January 13

Everyone Is Getting Hilariously Rich and You’re Not

Bitcoin is the hottest new investment trend and the New York Times style section is on it.
posted by Nelson at 6:16 PM - 151 comments

Butter me up!

Canadians don’t want to let the world — or just their louder neighbors — in on their sweetest secret.
posted by storybored at 5:03 PM - 111 comments

The Promise Of Flatness

On Being Midwestern: The Burden of Normality, Phil Christman [more inside]
posted by the man of twists and turns at 3:33 PM - 103 comments

Fly like an.... well, you know

Camera 1 | The bald eagles at Codorus State Park (near Hanover, PA) have returned to their nest for the 2018 mating season, (Camera 2 w/ night vision) hopefully to raise another set of young as successfully as they did in 2017. The nest sustained a lot of damage and is currently about half its previous size, so the pair are in the midst of a rebuilding effort in time for egg-laying. (Last year, the first egg appeared on the evening of February 10 and the second on the evening of the 13th.) [more inside]
posted by I_Love_Bananas at 1:50 PM - 6 comments

Drag has many forms - Dragula embraces the filth, horror and glamour

As the mysterious Boulet Brothers told James St. James, they came to Los Angeles and found the gay scene lacking the weird, filthy and outsider culture available in New York, so they created a scene there, later extending to Seattle. In a monstrous outgrowth of their LA parties of the same name, they host a competitive reality show called Dragula, which debuted on October 31, 2016. The show is now wrapping up its second season, so you can binge on their show that celebrates the dark, moody, campy horror portions of the greater drag community. [more inside]
posted by filthy light thief at 10:45 AM - 8 comments

“You can bring a bullet, bring a sword, bring a morgue”

“Black Panther soundtrack keeps getting better, adds Jay Rock, Future track. “King’s Dead” is the third track from the album released so far. Kendrick Lamar first premiered the first track, “All the Stars,” with labelmate, Sza. A tease of Lamar’s collaboration with Vince Staples debuted with the latest Black Panther teaser. Lamar, who is producing the album, hasn’t revealed the full list of tracks and contributing artists. The Black Panther soundtrack will be released on Feb. 9. Black Panther will follow one week later, hitting theaters on Feb. 16.” [via: Polygon]
posted by Fizz at 10:34 AM - 13 comments

Warning: Graphic Content

The Library of Congress has digitized its Popular Graphic Arts collection, nearly 14,000 19th century prints available in extremely high resolution public domain scans, searchable by subjects and browsable by thumbnails. You can read more about the work required to bring this collection to your computers on the library's blog. Below the fold, a few favorites to get you started. [more inside]
posted by Horace Rumpole at 8:49 AM - 24 comments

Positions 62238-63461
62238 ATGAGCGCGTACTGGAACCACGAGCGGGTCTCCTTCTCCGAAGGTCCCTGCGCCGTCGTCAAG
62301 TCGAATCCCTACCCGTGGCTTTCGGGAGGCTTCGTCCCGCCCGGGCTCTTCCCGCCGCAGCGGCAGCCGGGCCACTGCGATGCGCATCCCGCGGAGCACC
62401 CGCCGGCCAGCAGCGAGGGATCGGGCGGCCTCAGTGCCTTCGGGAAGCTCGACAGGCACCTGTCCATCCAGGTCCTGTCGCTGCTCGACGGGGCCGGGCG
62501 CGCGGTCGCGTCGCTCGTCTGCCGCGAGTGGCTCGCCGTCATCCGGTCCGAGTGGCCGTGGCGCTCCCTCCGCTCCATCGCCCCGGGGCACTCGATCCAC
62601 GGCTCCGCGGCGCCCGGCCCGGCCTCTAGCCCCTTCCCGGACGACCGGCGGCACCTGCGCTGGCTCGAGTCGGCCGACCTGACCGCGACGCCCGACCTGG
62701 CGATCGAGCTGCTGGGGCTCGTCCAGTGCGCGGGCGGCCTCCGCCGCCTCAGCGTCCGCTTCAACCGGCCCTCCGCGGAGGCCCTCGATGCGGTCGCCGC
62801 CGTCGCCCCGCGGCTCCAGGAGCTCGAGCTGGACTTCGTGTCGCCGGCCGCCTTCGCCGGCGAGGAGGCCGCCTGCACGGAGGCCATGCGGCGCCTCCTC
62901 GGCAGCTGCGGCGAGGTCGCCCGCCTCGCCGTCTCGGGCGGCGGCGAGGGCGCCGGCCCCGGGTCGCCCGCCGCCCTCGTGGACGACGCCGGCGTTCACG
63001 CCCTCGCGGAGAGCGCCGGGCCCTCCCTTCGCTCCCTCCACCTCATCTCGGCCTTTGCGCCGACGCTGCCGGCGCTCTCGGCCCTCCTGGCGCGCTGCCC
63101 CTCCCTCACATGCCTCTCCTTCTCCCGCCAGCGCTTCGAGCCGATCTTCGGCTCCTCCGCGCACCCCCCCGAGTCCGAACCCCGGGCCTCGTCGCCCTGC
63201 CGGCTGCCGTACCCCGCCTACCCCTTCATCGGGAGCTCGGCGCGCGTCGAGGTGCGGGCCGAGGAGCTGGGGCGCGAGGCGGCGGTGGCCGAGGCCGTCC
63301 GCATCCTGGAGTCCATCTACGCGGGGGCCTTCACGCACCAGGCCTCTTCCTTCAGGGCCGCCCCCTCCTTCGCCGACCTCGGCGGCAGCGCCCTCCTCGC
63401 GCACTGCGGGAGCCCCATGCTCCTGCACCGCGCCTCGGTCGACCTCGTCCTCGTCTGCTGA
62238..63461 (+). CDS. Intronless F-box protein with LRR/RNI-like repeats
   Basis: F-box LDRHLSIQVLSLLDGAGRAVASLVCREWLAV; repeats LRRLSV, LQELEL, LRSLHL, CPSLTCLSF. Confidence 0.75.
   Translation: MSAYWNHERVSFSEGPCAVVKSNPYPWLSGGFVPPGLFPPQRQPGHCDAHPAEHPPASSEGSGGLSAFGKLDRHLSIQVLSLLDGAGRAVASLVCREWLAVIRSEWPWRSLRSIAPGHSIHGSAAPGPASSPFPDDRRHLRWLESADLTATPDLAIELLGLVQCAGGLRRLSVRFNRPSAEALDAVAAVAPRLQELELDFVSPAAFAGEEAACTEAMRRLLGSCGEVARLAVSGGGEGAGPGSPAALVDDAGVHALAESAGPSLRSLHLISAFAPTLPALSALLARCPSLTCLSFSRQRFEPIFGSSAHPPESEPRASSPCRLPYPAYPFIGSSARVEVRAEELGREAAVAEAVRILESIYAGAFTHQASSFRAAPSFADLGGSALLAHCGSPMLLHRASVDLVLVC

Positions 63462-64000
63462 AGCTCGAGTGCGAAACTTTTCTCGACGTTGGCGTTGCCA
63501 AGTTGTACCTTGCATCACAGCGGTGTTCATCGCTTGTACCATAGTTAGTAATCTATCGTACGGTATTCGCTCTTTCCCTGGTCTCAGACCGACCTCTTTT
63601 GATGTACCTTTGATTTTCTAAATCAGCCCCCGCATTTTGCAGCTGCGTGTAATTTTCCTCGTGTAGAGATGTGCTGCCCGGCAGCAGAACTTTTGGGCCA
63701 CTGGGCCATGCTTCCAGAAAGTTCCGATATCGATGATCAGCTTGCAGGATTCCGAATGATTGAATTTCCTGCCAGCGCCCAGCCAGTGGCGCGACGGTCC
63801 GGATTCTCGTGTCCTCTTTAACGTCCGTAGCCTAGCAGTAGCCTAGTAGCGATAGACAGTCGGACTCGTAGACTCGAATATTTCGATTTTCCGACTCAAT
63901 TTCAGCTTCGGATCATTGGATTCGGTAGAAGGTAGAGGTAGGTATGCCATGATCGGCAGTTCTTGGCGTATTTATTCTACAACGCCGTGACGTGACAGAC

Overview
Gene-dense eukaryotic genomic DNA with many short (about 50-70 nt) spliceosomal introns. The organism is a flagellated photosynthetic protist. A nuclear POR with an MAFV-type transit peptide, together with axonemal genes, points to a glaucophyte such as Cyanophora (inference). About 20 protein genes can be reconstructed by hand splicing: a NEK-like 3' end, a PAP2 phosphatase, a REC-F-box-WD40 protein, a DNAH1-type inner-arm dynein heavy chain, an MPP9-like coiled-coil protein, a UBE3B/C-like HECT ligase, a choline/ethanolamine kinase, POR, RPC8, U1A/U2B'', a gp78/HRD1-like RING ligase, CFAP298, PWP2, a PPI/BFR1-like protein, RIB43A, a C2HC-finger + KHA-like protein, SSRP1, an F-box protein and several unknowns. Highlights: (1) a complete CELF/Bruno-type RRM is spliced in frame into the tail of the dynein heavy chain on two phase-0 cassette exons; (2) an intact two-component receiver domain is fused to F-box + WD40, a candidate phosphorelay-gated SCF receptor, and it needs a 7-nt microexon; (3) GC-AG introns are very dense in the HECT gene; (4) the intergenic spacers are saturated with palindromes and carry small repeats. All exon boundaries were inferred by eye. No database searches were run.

But could he hit a curveball?

The post-truth gospel. In 1894 Nicolas Notovitch's The Unknown Life of Jesus Christ was published and briefly became a huge, global story. The book claimed that during the 18 undocumented years of Jesus’s life – the gap in the Bible between his childhood and the beginning of his ministry in Palestine – he had visited India, Nepal and Tibet and trained with yogis as a Buddhist monk. When skeptics investigated, the story began to unravel. Today, Notovitch is virtually unknown. But is it possible that his claim that Jesus had trained as a Buddhist was a misdirection and the book had a more subtle ulterior motive? [more inside]
posted by zarq at 8:33 AM - 26 comments

so...subway racing is apparently a thing

Adham Fisher does IRL speedruns of urban transit systems around the world. The goal of urban transit racing is to visit every stop or station of a system (like the Chicago "L" or the London Underground) in as little time as possible. Starting at age 14, Adham has been urban transit racing and setting records all around the world.
posted by mumblelard at 7:19 AM - 23 comments

Language is a virus

Brain Cells Share Information With Virus-Like Capsules (slAtlantic) Turns out Burroughs was right. Language - and all long-term learning - really is a virus. Or rather, it depends on a strange, alien gene that now turns out to be co-opted from an ancient virus with striking similarities to HIV. It gets stranger: the same mechanism exists across vertebrates and insects, but was independently acquired. Genuinely mind-altering science that creates far more questions than it answers.
posted by Devonian at 6:28 AM - 40 comments

“I thought I’d come out and introduce myself and sing.”

January 13, 1968. “Hello. I'm Johnny Cash.” [more inside]
posted by ChuraChura at 5:54 AM - 16 comments

January 12

The thing itself and not the myth

Storm, shipwreck, families divided A. E. Stallings meditates on shipwreck in naval history, in poetry, Shakespeare, and the refugee crossings of the Mediterranean.
posted by clew at 11:54 PM - 4 comments

Video Games for Architecture and Design

A curated list of nicely specific games for anyone interested in design. And a new find is the long-lost NES Prototype of Sim City